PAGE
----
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PRIME MINISTER GORDON BROWN: We discussed and will continue to discuss Iran. I made it again absolutely clear to Prime Minister Netanyahu that we deplore recent comments from the Iranian regime about Israel. Such diatribe has no place in a civilized world. We also share Israel's concerns over Iranian ambitions to develop a nuclear weapon. The region and world have nothing to fear from a civilian nuclear program in Iran, but Iran's actions do not make their arguments convincing. Iran needs to cooperate with the international community. It should take up President Obama's unprecedented offer of engagement. Until then, the international community will continue to view Iranian ambitions with suspicion.
PRIME MINISTER BENJAMIN NETANYAHU: We have common hopes and we have also common challenges and I discussed with the Prime Minister the need to prevent Iran from developing nuclear weapons. It's clear such weapons would pose a great threat to Israel, to our region, to the world and I'd like to take the opportunity to commend the continued efforts of the British government to address this threat. There has been a clear voice that comes out of London and from other capitals as well recently and I think that we should expect all responsible members of the international community to show similar resolve.
QUESTION: With the Iranian problem, according to your intelligence how much time do you evaluate is left before Iran reaches the point of no return? And should all measures, if peaceful measures fail or lead to a dead end, do you think that inevitably eventually a military action will have to be taken against Iran if everything else fails?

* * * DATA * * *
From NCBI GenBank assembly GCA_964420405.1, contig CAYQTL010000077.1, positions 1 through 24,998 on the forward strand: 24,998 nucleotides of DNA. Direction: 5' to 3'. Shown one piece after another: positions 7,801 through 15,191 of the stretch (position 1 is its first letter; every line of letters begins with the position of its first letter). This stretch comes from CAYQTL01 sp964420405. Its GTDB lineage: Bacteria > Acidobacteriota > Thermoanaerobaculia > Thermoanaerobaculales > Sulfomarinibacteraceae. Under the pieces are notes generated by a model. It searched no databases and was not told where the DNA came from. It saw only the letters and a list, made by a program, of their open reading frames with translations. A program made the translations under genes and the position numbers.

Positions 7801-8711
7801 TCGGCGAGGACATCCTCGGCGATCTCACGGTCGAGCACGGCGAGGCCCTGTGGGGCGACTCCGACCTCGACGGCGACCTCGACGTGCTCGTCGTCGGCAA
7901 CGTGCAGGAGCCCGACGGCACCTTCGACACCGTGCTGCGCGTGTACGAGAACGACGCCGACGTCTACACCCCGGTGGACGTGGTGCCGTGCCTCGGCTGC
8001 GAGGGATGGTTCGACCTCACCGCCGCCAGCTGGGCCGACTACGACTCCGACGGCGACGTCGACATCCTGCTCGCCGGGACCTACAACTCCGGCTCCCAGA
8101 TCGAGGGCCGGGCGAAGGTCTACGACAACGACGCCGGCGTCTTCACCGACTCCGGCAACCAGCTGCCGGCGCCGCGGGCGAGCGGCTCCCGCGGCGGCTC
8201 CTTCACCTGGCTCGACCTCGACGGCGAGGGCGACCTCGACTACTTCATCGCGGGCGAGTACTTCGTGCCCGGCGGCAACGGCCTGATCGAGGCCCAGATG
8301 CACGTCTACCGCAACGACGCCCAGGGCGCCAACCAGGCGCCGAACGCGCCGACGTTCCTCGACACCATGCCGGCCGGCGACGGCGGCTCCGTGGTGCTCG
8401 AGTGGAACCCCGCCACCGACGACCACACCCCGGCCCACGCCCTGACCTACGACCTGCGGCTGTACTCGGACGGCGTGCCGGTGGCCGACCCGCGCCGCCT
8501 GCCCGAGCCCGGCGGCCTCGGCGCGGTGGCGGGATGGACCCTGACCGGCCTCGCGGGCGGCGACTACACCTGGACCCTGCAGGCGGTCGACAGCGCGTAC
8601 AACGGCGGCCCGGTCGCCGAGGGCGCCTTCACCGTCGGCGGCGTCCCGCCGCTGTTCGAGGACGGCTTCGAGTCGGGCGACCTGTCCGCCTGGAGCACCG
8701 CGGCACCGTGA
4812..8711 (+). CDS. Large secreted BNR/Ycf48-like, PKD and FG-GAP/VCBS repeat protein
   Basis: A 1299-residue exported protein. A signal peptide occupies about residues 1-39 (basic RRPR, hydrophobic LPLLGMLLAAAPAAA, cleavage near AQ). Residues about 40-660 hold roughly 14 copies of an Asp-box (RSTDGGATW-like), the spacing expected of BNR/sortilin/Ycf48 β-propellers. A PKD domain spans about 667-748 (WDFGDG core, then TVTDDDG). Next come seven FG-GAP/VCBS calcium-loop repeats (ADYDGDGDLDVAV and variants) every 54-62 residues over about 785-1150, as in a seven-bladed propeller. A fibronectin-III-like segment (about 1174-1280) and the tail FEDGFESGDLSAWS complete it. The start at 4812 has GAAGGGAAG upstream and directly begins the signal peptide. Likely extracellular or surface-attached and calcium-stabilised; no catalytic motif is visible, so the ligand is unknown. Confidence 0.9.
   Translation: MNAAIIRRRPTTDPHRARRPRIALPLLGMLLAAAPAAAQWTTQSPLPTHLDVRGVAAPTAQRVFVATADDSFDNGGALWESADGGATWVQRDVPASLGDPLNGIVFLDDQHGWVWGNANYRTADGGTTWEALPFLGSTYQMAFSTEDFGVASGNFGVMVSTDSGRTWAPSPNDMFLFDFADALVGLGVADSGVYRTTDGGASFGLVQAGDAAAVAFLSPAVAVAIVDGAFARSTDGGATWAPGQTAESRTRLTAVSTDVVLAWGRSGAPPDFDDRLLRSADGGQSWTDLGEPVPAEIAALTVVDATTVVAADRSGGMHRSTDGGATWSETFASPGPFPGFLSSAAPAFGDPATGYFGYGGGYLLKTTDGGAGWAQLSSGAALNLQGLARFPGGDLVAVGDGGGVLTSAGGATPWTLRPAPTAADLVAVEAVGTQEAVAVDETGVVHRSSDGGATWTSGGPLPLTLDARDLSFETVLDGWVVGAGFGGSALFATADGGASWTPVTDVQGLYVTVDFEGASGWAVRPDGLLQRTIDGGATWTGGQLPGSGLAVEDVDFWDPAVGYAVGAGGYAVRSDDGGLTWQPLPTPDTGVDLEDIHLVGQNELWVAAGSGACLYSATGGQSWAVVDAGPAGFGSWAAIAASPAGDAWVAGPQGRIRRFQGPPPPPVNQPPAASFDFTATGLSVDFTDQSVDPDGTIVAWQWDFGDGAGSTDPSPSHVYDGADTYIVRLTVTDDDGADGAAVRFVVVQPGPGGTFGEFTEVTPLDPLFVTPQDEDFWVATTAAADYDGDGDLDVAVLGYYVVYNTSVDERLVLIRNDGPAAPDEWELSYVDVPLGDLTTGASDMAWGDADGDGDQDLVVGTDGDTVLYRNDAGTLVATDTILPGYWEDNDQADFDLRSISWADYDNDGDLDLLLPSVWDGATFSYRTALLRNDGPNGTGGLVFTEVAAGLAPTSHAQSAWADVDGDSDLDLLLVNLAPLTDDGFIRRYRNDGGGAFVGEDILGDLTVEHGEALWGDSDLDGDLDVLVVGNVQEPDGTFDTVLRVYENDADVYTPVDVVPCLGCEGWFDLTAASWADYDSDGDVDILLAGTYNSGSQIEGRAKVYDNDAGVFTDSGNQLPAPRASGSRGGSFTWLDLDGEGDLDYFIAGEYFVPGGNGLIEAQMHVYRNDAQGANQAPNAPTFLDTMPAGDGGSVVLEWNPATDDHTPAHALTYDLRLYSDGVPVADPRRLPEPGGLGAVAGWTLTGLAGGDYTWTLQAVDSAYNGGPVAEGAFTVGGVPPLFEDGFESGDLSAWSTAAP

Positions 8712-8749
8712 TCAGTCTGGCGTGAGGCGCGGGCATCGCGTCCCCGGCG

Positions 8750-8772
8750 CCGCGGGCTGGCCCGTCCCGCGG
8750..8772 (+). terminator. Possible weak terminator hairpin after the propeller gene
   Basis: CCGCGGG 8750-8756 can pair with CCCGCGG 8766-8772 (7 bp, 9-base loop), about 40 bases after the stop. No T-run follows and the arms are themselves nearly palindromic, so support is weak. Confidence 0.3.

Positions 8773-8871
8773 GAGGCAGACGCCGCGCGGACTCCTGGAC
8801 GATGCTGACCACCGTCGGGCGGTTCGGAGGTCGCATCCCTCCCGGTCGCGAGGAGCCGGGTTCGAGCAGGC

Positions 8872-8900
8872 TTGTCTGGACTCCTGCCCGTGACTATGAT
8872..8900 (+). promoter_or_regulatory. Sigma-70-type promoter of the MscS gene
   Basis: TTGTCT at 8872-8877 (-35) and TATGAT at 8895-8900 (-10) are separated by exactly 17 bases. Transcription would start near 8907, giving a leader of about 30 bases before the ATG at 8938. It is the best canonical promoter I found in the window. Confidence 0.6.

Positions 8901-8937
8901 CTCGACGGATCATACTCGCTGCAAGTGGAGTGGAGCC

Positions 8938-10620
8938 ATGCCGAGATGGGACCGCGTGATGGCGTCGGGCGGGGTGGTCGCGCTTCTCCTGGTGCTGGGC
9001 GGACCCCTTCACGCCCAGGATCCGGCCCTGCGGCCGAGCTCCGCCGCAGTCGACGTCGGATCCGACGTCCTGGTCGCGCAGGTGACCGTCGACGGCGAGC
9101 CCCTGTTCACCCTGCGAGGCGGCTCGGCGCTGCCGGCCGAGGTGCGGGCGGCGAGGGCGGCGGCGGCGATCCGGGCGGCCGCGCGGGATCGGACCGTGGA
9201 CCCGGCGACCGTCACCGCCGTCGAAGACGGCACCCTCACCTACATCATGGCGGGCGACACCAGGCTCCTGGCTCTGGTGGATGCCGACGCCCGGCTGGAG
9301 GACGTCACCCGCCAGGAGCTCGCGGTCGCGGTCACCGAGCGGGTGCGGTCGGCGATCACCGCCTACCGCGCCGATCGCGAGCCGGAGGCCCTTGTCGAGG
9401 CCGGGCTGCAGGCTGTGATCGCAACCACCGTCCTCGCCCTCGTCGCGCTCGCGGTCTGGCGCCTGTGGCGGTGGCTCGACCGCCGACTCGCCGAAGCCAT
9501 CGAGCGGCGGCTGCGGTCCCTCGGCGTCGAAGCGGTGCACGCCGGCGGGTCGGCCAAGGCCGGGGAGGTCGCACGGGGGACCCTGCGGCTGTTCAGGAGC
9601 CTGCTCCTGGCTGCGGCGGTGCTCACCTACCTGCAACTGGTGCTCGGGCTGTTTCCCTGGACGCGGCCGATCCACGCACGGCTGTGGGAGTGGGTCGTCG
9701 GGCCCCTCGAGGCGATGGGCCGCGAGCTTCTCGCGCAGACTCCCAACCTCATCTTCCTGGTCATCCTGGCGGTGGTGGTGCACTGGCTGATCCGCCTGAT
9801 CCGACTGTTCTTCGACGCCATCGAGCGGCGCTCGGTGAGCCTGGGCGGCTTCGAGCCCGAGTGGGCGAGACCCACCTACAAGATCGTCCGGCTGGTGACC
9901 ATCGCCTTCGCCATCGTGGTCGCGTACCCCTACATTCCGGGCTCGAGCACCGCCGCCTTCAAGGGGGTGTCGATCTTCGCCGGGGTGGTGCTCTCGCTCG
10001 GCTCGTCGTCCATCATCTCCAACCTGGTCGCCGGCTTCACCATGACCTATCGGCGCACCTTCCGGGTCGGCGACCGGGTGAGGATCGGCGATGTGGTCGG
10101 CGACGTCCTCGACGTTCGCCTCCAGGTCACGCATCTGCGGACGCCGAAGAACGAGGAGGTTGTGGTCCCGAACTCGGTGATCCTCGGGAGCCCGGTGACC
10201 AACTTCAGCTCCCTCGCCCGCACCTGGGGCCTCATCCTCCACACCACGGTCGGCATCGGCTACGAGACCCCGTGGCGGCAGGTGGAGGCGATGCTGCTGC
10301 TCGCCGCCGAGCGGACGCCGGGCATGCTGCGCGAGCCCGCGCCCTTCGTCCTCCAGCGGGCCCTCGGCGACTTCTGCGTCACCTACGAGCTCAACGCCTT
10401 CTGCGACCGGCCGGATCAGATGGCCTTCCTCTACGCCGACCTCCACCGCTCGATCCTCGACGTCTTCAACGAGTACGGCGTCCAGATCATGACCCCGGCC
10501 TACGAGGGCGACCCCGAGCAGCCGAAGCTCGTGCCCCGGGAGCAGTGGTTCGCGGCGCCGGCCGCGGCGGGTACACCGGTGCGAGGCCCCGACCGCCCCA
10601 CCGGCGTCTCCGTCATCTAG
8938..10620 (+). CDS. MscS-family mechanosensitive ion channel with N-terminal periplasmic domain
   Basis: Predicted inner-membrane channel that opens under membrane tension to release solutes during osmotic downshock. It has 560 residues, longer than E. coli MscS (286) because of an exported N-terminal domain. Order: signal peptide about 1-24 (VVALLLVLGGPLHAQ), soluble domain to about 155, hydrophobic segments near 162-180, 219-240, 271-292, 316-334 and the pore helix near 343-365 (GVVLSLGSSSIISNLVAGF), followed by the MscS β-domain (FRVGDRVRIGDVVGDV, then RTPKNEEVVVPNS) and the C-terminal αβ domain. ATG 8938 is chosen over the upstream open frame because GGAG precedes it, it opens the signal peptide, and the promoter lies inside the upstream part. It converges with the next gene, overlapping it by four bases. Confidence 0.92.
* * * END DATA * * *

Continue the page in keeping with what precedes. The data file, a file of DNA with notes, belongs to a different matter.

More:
PRIME MINISTER GORDON BROWN: As you know, I am not in the habit - and I am not going to break it today - of giving out the detailed intelligence advice that is given to us about matters as sensitive as nuclear weapons. But I do say to you that we recognize the threat that is posed by Iran. We recognise that if they make the decision to go for and to acquire nuclear, it is of profound significance for the rest of the world. We believe that Iran has a choice: they can work with the international community, gain access to civil nuclear power and take their rightful place as a peaceful and important partner in the world; or they can find themselves ostracised and excluded because of their decision to break the Non-Proliferation Treaty and to hide from the world what they are doing to build up nuclear-weapon power.
I hope Iran will make the right decision. I believe President Obama has offered Iran a way forward for this, but I also believe that we have to leave open every option in our dealings with Iran and at the same time, if there is no further progress immediately, I believe the world will have to look at stepping up sanctions against Iran as a matter of priority.
PRIME MINISTER BENJAMIN NETANYAHU: Time is running out. It is late in the day, but it is not too late. If there is a firm resolve by the international community to apply crippling sanctions - to borrow a phrase from Secretary of State Hillary Clinton - then I think this regime will have to make a very difficult decision about its future course. I think it is susceptible to these pressures.
I think what has been revealed in the recent dramatic events of the Iranian election is that this regime does not enjoy the support of the Iranian people. It is far weaker than meets the eye, and if the resolve of the responsible members of the international community is strong and firm, then however late the hour the future can be secured. This is our preference. I think that the stronger those actions and those sanctions are today, the less need there will be for stronger actions tomorrow.
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